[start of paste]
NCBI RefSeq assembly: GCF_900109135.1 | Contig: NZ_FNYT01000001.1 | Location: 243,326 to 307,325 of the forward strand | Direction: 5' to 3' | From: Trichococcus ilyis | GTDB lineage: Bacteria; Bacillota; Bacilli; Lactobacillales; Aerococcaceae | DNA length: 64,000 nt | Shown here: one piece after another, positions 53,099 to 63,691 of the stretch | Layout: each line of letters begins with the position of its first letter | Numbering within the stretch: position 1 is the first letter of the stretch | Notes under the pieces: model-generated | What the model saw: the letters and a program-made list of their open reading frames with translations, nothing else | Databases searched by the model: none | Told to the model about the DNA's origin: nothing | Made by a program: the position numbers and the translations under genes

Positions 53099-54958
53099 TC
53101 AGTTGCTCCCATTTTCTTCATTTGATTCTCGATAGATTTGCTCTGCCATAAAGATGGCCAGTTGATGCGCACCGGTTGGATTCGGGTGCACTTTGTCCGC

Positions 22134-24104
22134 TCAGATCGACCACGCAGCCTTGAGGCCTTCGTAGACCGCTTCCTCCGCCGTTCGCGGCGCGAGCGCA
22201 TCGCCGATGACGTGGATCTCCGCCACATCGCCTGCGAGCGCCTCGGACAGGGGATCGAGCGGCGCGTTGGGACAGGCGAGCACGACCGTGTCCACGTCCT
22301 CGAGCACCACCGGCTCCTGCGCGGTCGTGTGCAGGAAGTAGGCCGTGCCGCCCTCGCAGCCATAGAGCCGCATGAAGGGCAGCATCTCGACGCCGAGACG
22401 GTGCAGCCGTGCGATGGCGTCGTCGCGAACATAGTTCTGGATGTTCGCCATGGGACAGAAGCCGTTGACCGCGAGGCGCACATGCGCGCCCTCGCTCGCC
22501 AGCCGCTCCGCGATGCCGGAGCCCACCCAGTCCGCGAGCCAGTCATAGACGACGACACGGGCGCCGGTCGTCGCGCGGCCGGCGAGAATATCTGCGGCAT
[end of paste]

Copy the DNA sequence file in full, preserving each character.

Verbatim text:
NCBI RefSeq assembly: GCF_900109135.1 | Contig: NZ_FNYT01000001.1 | Location: 243,326 to 307,325 of the forward strand | Direction: 5' to 3' | From: Trichococcus ilyis | GTDB lineage: Bacteria; Bacillota; Bacilli; Lactobacillales; Aerococcaceae | DNA length: 64,000 nt | Shown here: one piece after another, positions 53,099 to 63,691 of the stretch | Layout: each line of letters begins with the position of its first letter | Numbering within the stretch: position 1 is the first letter of the stretch | Notes under the pieces: model-generated | What the model saw: the letters and a program-made list of their open reading frames with translations, nothing else | Databases searched by the model: none | Told to the model about the DNA's origin: nothing | Made by a program: the position numbers and the translations under genes

Positions 53099-54958
53099 TC
53101 AGTTGCTCCCATTTTCTTCATTTGATTCTCGATAGATTTGCTCTGCCATAAAGATGGCCAGTTGATGCGCACCGGTTGGATTCGGGTGCACTTTGTCCGC

Positions 22134-24104
22134 TCAGATCGACCACGCAGCCTTGAGGCCTTCGTAGACCGCTTCCTCCGCCGTTCGCGGCGCGAGCGCA
22201 TCGCCGATGACGTGGATCTCCGCCACATCGCCTGCGAGCGCCTCGGACAGGGGATCGAGCGGCGCGTTGGGACAGGCGAGCACGACCGTGTCCACGTCCT
22301 CGAGCACCACCGGCTCCTGCGCGGTCGTGTGCAGGAAGTAGGCCGTGCCGCCCTCGCAGCCATAGAGCCGCATGAAGGGCAGCATCTCGACGCCGAGACG
22401 GTGCAGCCGTGCGATGGCGTCGTCGCGAACATAGTTCTGGATGTTCGCCATGGGACAGAAGCCGTTGACCGCGAGGCGCACATGCGCGCCCTCGCTCGCC
22501 AGCCGCTCCGCGATGCCGGAGCCCACCCAGTCCGCGAGCCAGTCATAGACGACGACACGGGCGCCGGTCGTCGCGCGGCCGGCGAGAATATCTGCGGCAT